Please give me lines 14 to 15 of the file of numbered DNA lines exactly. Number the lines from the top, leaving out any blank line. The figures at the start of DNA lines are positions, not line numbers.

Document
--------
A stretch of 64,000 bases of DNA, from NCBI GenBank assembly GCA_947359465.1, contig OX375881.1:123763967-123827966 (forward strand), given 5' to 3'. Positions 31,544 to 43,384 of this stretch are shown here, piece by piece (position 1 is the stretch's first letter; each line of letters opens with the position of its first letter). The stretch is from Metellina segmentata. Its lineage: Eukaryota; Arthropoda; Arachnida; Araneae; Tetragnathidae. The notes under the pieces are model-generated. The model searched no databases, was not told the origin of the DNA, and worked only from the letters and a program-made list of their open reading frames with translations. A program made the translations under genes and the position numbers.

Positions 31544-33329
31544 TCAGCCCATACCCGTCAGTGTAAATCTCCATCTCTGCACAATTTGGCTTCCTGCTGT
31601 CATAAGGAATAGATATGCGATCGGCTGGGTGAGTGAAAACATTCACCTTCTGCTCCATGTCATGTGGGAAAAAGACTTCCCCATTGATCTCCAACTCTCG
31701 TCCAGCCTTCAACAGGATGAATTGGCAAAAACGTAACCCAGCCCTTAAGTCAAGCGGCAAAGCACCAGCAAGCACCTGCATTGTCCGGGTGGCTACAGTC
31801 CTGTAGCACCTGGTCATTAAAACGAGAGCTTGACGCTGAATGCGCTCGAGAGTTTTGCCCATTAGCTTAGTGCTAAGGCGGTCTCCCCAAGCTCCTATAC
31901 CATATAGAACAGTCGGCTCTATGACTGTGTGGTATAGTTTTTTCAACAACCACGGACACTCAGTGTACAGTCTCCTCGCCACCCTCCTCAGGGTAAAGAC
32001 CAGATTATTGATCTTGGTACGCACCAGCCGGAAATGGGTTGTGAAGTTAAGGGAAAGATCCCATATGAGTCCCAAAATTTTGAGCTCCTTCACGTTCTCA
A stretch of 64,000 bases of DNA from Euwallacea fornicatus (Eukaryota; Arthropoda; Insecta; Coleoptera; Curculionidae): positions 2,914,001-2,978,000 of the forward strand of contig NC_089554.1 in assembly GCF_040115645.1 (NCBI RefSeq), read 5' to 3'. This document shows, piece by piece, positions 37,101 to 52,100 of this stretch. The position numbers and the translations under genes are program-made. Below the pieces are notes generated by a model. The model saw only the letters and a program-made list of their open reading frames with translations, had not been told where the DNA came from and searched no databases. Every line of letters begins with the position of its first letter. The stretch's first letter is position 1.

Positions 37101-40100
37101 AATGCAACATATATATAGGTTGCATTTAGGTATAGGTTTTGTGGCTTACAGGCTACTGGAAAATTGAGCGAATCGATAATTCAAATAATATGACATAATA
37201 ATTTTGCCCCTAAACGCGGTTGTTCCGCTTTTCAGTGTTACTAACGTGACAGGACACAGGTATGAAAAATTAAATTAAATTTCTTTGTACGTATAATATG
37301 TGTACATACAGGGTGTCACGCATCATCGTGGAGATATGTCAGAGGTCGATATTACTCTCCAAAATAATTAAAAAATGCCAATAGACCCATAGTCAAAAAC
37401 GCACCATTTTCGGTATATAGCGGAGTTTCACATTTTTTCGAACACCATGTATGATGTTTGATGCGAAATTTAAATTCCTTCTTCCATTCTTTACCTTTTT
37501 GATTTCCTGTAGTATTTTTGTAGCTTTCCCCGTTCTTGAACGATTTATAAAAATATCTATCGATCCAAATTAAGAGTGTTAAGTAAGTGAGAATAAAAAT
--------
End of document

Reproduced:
37401 GCACCATTTTCGGTATATAGCGGAGTTTCACATTTTTTCGAACACCATGTATGATGTTTGATGCGAAATTTAAATTCCTTCTTCCATTCTTTACCTTTTT
37501 GATTTCCTGTAGTATTTTTGTAGCTTTCCCCGTTCTTGAACGATTTATAAAAATATCTATCGATCCAAATTAAGAGTGTTAAGTAAGTGAGAATAAAAAT